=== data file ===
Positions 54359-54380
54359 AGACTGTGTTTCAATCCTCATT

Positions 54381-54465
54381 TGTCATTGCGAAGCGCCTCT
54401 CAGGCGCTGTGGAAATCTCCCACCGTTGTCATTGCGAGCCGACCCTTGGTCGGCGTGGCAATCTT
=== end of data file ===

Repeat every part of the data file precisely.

Positions 54359-54380
54359 AGACTGTGTTTCAATCCTCATT

Positions 54381-54465
54381 TGTCATTGCGAAGCGCCTCT
54401 CAGGCGCTGTGGAAATCTCCCACCGTTGTCATTGCGAGCCGACCCTTGGTCGGCGTGGCAATCTT